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Destruction, the World and Me - Poem Review

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Destruction, the World and Me

The poem, "The World Is Too Much With Us," written by William Wordsworth, speaks passionately about human's inability to view the natural beauty all around and blames this lack of spiritual doting on peoples obsession with money and material possessions, "getting and spending," (Wordsworth 58). Wordsworth implies that we are selling our souls for our need of material possessions, all the while neglecting and abusing our conditional gifts of nature and spirit. Wordsworth was speaking of early industrialization making his world a greedy, characterless, distressing and destroying place; I also believe this to be true of my world today.

Every day I wake up and watch the sunrise around 6'oclock am. I then get in the shower to prepare for my day. I catch the light rail around 7:30 and make my way downtown to school. On the way I look out the window, which gives me a complete overview of the Denver Metro area. The orange sky lights up above the mountains, trees and skyline - completely amazing. Simultaneously the dark, solid smog cloud slowly forms above the factories and city - completely grotesque. Pollution in Denver is no longer a winter phenomenon limited to Downtown, but a year-round problem blanketing the entire area. Let's not forget Denver is rated one of the greenest cities in America!

I aspire to return to the times when I could take my children fishing at the local reservoir, but this is no longer because of the mercury released into our once virgin environment by power plants, chemical manufacturers and other industrial facilities. "Mercury (Hg) contamination has been recognized as a threat to human and ecosystem health worldwide (Swackhamer et al.76 2004; Driscoll et al. 2007; Mergler et al. 2007). Over the last three decades it has become apparent that atmospheric deposition of Hg plays an important role in delivering Hg in the environment through various activities (e.g., power production and incineration) and as such, even remote, "pristine" systems are at risk from Hg contamination (Hermanson 80 1991; Fitzgerald et al. 1998). Like Wordsworth I long for a simpler time, when fishing was absurdly pleasurable and you could actually consume your catch without fear of mercury overdose.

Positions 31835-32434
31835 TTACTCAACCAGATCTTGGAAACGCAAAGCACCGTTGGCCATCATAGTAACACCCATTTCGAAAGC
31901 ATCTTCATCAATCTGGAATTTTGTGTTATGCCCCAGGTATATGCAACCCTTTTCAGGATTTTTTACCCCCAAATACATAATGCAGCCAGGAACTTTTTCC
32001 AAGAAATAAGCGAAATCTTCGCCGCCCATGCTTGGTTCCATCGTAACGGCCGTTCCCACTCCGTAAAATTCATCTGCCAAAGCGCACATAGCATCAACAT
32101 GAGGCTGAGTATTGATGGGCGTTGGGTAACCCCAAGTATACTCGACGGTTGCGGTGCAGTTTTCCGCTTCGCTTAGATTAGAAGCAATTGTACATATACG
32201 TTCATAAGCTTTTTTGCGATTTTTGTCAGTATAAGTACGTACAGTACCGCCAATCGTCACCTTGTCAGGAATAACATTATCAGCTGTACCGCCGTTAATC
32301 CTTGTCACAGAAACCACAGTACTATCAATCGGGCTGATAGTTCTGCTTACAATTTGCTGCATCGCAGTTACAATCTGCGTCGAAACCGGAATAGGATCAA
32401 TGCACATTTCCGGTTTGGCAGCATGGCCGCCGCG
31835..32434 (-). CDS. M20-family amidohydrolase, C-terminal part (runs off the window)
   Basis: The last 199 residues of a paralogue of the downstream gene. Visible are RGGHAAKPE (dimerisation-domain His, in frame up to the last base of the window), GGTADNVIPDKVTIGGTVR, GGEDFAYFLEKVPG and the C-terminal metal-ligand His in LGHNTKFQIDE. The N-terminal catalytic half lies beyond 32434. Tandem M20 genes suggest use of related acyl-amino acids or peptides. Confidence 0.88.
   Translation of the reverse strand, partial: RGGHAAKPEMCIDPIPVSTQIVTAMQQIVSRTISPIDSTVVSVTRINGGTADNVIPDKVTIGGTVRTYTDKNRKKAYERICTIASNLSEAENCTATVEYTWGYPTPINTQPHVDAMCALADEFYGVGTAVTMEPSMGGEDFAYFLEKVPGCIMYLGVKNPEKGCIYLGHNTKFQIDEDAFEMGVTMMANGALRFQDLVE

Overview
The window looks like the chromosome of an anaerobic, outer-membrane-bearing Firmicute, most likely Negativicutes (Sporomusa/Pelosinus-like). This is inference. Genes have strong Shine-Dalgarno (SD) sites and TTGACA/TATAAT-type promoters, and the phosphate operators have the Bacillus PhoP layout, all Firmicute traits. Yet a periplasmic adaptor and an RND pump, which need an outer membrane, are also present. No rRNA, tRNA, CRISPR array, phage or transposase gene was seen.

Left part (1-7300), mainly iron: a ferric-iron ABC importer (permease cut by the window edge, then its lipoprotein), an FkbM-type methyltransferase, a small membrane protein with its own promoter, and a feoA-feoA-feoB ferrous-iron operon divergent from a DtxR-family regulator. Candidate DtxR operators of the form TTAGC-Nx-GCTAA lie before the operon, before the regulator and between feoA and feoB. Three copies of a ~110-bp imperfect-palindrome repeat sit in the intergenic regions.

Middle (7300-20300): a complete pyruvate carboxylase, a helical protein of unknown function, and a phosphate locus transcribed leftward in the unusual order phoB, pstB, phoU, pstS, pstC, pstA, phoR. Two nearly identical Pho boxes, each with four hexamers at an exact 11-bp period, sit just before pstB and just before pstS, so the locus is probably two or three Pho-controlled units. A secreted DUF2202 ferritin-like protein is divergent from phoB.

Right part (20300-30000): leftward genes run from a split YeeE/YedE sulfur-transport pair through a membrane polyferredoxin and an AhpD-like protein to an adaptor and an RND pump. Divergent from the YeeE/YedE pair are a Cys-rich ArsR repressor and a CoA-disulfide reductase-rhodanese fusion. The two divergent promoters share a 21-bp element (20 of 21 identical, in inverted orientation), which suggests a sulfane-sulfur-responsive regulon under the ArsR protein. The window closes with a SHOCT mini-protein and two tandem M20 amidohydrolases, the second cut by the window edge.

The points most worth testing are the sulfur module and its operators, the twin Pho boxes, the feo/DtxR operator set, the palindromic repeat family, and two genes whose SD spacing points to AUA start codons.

This summer when I asked my children where they wanted to go camping, which we do several times a summer, my son replied. "How about if we just go to Target and buy a toy?" I thought my jaw would drop from my face and shatter into pieces on the ground in front of me. I reminisced about the hundreds of camping trips I had taken as a kid, loving every second of the fresh air, sunshine, swimming, fishing, hiking and stargazing. I caught my own grasshoppers as bait and never thought once about the mosquitoes biting me from head to toe. I was in heaven! I immediately thought, "What have I done wrong? Why don't they like the outdoors? I'm not materialistic, why are they?" I then came to the realization that they are living in a different world then I was. A world where, like Wordsworth asserts, whoever has the coolest shoes, newest toy and most advanced form of technology is the one whom has the respect. When did material possessions take over or societal stature? It took over my children's lives the day I let it, and for one second gave into my want or need and made a fuss over something materialistic that I may have wanted.



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